Not Upheld: Privacy, Balance, Accuracy, Fairness, Discrimination and Denigration
In June, October and November 2016, Sikh radio station Radio Virsa broadcast four programmes in Punjabi on 107FM. The programmes included host and talkback commentary about a wide range of issues. The Authority received a complaint that these broadcasts contained threatening and coarse language and themes, and offensive statements were made in relation to a number of named individuals in the Sikh community, including the complainant. The Authority found that aspects of these broadcasts were in breach of broadcasting standards. The Authority was particularly concerned that offensive comments were made about named individuals in the local community, which resulted in the individuals’ unfair treatment and, in one instance, a breach of privacy. The Authority also found aspects of the broadcasts, which contained comments about women, were unacceptable in New Zealand society and in breach of the good taste and decency standard. The Authority did not uphold the complaint under the remaining broadcasting standards.
Upheld: Good Taste and Decency, Privacy, Fairness
Not Upheld: Programme Information, Children’s Interests, Violence, Law and Order, Discrimination and Denigration, Alcohol, Balance, Accuracy
Orders: Section 13(1)(a) broadcast statement
The complainant made a formal complaint about a programme broadcast on Radio Virsa. He also sent a second ‘updated complaint’ which referred to repeat broadcasts of the programme the following day. Radio Virsa declined to accept and consider the complaints on the basis the initial complaint was made outside of the 20-working-day timeframe for making a formal complaint, and the ‘updated complaint’ did not sufficiently convey that it related to repeat broadcasts the following day. The Authority found that a valid formal complaint was not made. Radio Virsa was therefore not required to accept and consider either complaint, and the Authority does not have jurisdiction to now accept and consider the matter.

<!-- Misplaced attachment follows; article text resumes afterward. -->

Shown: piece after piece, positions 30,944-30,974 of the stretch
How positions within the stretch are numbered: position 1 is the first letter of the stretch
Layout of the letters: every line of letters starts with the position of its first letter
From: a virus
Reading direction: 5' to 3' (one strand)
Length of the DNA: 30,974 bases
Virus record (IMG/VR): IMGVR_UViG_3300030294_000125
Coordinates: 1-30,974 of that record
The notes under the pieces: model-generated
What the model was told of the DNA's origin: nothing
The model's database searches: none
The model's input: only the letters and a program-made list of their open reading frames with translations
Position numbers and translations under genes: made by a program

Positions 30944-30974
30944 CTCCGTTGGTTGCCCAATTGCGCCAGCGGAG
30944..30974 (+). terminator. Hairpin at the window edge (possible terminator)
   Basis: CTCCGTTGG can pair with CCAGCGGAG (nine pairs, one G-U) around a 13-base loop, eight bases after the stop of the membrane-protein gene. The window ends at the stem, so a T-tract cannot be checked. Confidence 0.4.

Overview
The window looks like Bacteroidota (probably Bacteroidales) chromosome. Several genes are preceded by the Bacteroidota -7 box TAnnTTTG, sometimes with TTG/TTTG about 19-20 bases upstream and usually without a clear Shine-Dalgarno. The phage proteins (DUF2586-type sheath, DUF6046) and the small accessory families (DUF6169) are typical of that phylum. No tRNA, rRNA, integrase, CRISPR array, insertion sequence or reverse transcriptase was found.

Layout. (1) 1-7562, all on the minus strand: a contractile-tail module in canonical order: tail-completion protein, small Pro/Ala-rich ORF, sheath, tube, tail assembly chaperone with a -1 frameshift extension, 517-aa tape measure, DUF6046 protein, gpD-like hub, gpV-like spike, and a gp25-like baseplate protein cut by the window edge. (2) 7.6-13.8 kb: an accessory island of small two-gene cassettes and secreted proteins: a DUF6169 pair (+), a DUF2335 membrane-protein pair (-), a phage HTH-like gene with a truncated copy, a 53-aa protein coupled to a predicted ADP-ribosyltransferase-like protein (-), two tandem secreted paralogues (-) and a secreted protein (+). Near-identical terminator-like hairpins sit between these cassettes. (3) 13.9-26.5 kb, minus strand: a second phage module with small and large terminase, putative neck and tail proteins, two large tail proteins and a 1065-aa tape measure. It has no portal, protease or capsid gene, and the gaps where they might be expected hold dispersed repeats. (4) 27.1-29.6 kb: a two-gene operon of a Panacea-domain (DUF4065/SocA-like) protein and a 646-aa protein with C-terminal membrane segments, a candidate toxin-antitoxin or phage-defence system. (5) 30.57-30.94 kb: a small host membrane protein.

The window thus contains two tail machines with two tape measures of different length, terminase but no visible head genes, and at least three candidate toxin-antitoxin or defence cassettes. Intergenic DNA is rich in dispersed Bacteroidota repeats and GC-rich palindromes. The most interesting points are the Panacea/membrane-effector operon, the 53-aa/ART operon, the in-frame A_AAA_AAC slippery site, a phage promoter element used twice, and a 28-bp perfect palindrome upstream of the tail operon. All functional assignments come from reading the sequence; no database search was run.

The Supreme Sikh Council, its individual members and the Supreme Sikh Society of New Zealand submitted a complaint to Radio Virsa alleging that a range of broadcasts were offensive and defamatory, but were not able to give precise times, dates or comments. The complainants requested recordings of the broadcasts. The question for the Authority was whether this amounted to a valid formal complaint, and therefore whether the Authority had jurisdiction to order Radio Virsa to provide the recordings. The Authority found that a valid formal complaint had not been made due to lack of sufficient particulars, and therefore it did not have the power to order Radio Virsa to provide the recordings.